Elon Musk’s exquisite parody of impartiality?

Twitter's new no-tag policy scrupulously takes the same view of both Xinhua and the BBC

What was the point in Twitter removing the labels that described major media outlets’ funding models or affiliations? On April 21, tags that described China’s official Xinhua news agency or Russia’s RT were removed. So was the BBC’s controversial label “government-funded”.

Is Elon Musk’s Twitter trying to be so even-handed the exercise becomes is meaningless?

Is this supposed to be an exquisite parody of impartiality?

Until recently, Twitter’s guidelines said, “State-financed media organizations with editorial independence, like the BBC in the UK or NPR in the US for example, are not defined as state-affiliated media for the purposes of this policy.” That language has been removed.

Now, Twitter’s new no-tag policy scrupulously takes the same view of both Xinhua and the BBC. And even though Mr Musk has said he is a “free speech absolutist”, he has metaphorically raised his hands in surrender when faced with complaints about Twitter’s week-kneed response to different governments’ demands. He tweeted: “It is not possible for me to fix every aspect of Twitter worldwide overnight, while still running Tesla and SpaceX, among other things.”

In fact, Mr Musk seems overly solicitous about the rules set by some governments, not least Narendra Modi’s India. Remember when Mr Musk suddenly granted a roughly 90-minute interview to the BBC’s James Clayton? Remember how the world’s media (paywall) thoroughly picked it apart but seemed to barely notice an interesting insight on India?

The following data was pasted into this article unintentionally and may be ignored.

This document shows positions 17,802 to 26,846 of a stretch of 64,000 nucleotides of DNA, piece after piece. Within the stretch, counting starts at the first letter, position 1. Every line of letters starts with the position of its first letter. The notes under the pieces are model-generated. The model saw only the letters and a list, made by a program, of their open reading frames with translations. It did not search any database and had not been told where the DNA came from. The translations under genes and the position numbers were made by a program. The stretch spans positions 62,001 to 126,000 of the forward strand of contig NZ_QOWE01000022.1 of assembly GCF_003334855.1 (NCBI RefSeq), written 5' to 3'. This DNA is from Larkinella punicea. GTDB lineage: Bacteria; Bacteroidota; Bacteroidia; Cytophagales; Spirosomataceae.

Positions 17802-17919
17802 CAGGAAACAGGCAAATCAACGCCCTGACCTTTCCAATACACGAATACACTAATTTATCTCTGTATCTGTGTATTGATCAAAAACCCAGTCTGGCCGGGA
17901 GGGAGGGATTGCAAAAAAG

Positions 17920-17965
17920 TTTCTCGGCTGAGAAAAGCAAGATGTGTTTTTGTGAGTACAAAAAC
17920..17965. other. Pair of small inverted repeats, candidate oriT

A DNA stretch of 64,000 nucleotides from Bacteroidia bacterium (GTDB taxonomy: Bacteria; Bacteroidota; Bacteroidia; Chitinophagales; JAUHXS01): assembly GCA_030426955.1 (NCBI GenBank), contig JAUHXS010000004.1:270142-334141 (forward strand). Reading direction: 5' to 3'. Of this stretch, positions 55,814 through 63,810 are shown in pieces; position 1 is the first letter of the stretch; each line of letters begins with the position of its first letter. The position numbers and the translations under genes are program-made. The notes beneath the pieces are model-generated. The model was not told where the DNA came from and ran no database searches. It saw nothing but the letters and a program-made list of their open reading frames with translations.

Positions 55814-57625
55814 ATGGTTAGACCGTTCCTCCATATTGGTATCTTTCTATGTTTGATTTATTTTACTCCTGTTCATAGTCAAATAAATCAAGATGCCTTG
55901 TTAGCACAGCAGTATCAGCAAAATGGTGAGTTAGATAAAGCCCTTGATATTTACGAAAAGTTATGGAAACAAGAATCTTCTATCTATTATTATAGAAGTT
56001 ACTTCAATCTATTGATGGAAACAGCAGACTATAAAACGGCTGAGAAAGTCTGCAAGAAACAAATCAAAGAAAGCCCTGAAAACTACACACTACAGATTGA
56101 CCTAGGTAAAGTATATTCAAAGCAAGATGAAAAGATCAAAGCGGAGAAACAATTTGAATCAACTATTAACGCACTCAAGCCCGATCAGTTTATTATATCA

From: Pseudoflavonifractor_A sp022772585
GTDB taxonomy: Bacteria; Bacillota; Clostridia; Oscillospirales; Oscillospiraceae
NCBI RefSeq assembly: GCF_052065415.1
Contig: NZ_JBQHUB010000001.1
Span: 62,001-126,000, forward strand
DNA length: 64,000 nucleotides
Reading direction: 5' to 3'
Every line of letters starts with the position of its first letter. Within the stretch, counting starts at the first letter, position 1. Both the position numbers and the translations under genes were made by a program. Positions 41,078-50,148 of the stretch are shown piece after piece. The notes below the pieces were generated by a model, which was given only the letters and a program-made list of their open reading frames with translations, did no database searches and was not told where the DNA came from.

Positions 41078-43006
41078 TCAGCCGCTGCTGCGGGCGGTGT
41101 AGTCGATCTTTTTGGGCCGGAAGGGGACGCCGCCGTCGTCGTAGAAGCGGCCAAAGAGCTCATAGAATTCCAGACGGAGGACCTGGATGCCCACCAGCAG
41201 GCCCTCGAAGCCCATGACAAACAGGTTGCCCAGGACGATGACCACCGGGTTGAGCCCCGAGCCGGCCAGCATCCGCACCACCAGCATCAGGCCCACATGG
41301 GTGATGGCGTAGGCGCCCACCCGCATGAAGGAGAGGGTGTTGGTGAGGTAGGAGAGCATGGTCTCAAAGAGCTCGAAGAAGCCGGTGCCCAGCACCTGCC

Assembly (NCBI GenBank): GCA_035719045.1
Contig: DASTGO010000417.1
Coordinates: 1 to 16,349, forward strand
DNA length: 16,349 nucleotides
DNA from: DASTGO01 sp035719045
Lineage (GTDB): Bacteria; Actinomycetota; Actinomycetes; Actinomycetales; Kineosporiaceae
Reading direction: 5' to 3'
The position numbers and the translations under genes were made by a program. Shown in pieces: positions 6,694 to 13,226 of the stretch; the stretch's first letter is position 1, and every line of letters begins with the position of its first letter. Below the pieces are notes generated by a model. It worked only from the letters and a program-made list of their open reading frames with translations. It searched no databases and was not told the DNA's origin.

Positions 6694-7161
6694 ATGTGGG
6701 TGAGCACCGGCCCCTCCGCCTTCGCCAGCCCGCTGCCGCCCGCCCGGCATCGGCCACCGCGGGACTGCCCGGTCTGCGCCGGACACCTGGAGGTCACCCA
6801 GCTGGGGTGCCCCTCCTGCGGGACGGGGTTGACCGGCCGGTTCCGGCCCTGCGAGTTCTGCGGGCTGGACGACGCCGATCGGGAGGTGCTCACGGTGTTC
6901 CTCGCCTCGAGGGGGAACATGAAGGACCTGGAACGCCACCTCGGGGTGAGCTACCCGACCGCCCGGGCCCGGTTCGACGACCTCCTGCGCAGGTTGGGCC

As I’ve written before, at 38.40 on this Twitter Space link, the journo asked about Twitter’s functioning in India. The BBC, said Mr Clayton, had done a documentary on Mr Modi’s leadership and the 2002 Gujarat riots. “Some of the content was taken off Twitter. Was that at the behest of the Indian government?” To which, Mr Musk replied in tones of sweet reasonableness: “I’m not aware of that…”. He then went on to say that “the rules in India, what can appear on social media are quite strict and we can’t go beyond the laws of a country.”

Quite so.

As previously noted, Twitter is a commercial organisation and India is its third largest market after the US and Japan. With Twitter it’s reasonable to think it is all about the money. But what’s the profit in re-labelling and mis-labelling media outlets? And now in dropping all labels unless to cock a snook at the whole exercise?